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Last ditch bid to save six Glasgow’s carers’ centres

This news post is almost 6 years old

​Motion hopes to save centres from tendering process

A motion calling for new tendering procedures to be suspended in Glasgow in a bid to save vital care centres has been tabled to the city council.

Six carers’ centres in the city could close if they are forced to competitively tender their services under the new procedure.

Councillor Alex Wilson will propose the motion, saying the centres provide vital advice and support to thousands of carers, at a council meeting on Thursday (10 December).

South West Carers Centre on Paisley Road West, the South East Carers Centre on Cathcart Road, the West Carers Centre in Anniesland, the North West Carers Centre in Maryhill, the North East Carers Centre in Easterhouse and the East End carers centre in Tollcross are all under threat.

The centres rely on 50% of their funding from council sources but carers are worried they will lose vital support for their loved ones if the centres lose out as part of the tendering process.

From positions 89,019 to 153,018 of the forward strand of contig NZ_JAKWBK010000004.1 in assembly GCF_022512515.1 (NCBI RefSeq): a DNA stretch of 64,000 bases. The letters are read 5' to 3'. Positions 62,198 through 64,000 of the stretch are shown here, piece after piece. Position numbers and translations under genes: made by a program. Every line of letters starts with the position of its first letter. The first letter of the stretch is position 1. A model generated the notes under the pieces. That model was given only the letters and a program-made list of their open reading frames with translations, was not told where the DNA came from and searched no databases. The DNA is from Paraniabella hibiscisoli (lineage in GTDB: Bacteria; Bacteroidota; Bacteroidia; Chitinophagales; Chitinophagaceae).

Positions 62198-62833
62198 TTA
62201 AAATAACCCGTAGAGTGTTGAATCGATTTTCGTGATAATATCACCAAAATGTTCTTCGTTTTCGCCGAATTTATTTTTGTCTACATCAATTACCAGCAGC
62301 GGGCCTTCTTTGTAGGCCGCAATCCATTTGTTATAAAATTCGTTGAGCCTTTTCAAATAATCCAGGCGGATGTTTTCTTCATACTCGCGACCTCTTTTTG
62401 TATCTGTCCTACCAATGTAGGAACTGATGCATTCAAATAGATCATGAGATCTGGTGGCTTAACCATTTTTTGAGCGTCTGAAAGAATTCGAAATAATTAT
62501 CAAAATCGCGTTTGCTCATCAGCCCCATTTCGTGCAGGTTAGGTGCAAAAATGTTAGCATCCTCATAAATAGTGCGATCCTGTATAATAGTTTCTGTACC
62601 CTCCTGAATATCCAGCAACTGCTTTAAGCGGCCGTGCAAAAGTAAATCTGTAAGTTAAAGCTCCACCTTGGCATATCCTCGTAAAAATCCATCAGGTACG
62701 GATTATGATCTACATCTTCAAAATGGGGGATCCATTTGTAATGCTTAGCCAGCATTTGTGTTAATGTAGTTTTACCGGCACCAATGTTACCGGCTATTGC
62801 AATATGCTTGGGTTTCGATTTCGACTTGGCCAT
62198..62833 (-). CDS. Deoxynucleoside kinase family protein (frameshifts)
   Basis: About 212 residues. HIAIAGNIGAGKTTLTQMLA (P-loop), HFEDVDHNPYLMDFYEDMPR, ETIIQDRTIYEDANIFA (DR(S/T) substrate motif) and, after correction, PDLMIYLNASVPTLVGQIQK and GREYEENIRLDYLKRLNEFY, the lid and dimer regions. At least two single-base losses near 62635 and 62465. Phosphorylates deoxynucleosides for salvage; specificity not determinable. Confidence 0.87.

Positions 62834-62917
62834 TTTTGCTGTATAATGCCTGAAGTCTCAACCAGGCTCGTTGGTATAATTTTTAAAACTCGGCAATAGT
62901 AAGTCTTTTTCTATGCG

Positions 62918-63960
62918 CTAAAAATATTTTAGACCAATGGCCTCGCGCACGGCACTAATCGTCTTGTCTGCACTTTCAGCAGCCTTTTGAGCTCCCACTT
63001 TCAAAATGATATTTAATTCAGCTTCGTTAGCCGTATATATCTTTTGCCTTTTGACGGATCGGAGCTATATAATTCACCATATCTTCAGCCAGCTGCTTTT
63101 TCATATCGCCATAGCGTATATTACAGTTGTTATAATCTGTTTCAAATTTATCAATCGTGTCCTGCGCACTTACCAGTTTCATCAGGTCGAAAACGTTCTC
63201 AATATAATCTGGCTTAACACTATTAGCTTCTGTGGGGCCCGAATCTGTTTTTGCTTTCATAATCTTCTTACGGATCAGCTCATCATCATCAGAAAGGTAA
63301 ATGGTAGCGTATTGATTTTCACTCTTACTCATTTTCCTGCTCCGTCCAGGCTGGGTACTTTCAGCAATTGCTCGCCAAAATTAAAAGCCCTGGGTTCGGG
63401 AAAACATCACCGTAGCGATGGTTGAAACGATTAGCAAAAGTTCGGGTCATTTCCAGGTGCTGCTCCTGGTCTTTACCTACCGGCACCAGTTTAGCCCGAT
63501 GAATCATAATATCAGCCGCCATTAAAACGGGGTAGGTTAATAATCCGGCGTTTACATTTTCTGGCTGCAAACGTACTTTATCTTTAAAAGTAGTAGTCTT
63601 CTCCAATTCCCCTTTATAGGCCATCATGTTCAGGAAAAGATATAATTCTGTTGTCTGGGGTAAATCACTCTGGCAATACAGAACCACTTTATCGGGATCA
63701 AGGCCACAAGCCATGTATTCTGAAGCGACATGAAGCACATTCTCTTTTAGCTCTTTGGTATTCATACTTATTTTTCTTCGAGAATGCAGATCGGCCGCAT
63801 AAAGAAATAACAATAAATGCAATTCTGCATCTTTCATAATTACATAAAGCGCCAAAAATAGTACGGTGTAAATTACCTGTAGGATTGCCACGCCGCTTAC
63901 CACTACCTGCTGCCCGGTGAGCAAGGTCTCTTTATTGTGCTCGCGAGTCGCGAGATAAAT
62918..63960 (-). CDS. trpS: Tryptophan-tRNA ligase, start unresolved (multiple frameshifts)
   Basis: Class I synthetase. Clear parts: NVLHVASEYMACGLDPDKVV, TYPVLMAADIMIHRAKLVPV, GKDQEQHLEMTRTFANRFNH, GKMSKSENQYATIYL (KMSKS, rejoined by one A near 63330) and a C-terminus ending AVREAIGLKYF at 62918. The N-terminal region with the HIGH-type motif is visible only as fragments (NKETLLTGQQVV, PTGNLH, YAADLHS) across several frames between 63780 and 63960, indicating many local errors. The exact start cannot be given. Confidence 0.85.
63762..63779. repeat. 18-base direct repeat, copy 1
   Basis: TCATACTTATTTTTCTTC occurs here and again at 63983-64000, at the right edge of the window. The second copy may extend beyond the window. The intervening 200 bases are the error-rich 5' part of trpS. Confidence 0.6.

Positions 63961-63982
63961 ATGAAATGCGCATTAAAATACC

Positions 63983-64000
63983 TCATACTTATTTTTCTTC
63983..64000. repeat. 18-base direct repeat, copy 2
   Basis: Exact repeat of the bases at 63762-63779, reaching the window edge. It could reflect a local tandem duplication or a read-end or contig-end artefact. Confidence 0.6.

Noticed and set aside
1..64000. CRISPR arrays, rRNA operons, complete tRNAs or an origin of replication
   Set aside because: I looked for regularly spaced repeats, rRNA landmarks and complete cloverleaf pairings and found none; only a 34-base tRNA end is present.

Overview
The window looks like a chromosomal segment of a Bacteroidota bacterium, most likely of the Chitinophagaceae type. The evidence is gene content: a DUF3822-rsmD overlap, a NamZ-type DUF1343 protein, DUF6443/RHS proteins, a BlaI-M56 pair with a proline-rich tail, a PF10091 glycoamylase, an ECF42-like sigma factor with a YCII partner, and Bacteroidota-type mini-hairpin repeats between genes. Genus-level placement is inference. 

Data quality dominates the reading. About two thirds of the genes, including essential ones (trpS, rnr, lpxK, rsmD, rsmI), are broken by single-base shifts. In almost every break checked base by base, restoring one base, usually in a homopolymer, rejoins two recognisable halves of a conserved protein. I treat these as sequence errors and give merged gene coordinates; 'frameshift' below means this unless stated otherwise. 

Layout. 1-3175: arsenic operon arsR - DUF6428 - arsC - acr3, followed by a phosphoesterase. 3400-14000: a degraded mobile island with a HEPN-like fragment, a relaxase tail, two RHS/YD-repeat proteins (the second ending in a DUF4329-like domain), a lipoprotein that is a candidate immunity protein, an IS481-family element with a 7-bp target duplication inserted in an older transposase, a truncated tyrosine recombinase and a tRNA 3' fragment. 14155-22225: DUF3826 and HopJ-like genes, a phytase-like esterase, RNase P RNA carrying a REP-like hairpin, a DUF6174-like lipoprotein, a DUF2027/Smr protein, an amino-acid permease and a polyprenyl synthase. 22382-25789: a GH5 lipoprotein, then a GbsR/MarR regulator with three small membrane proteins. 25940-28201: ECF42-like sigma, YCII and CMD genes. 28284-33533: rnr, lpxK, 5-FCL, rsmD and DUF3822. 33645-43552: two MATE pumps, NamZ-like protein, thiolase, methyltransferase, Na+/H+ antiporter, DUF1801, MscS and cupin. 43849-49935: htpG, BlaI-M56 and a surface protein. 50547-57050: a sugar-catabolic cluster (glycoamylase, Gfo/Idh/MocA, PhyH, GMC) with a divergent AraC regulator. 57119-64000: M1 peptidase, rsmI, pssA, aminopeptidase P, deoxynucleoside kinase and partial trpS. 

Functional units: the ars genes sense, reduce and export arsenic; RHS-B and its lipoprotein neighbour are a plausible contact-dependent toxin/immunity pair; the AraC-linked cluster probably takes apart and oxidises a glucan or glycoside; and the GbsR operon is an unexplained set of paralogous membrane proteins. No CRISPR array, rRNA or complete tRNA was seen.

The decision to tender was taken following an internal audit review

Wilson will ask the council to "agree to suspend the tendering process and to engage with carer centres and partners to find a positive outcome for both carers and this council."

Council leader Frank McAveety turned down a request to meet carers fighting the plans despite first minister Nicola Sturgeon backing the campaign to keep the centres open.

He said that the decision to tender the contracts was taken following an "internal audit review" and to bring them in line with the council's "Standing Orders and Rules of Procedure".

It comes on top of the revelation last month that carers in the city had been left without a voice after the council failed to fill a post set up to represent them for more than eight months.

Glasgow's Carers' Champion provides an independent voice representing relatives to public bodies and care services.

However the role has been vacant since March, when previous Carers' Champion Dr Christopher Mason resigned.

After advertising to fill the voluntary post the council received only two applications, both of which were turned down.

A Glasgow City Council spokesman said: “The council’s Internal Audit team indicated in 2013 that contracts for carers’ services should be subject to competitive tendering to ensure compliance with rules at council, national and European level.

“Training to help those who manage carer centres understand the new tendering process is available through our Corporate Procurement Unit.

“We have gathered a wealth of evidence in recent years which shows that the services we are tendering for are well-received by carers in the city.

“Carers will continue to have access to excellent carer services following the tender and we are confident their current providers will be well-placed to submit quality bids.”



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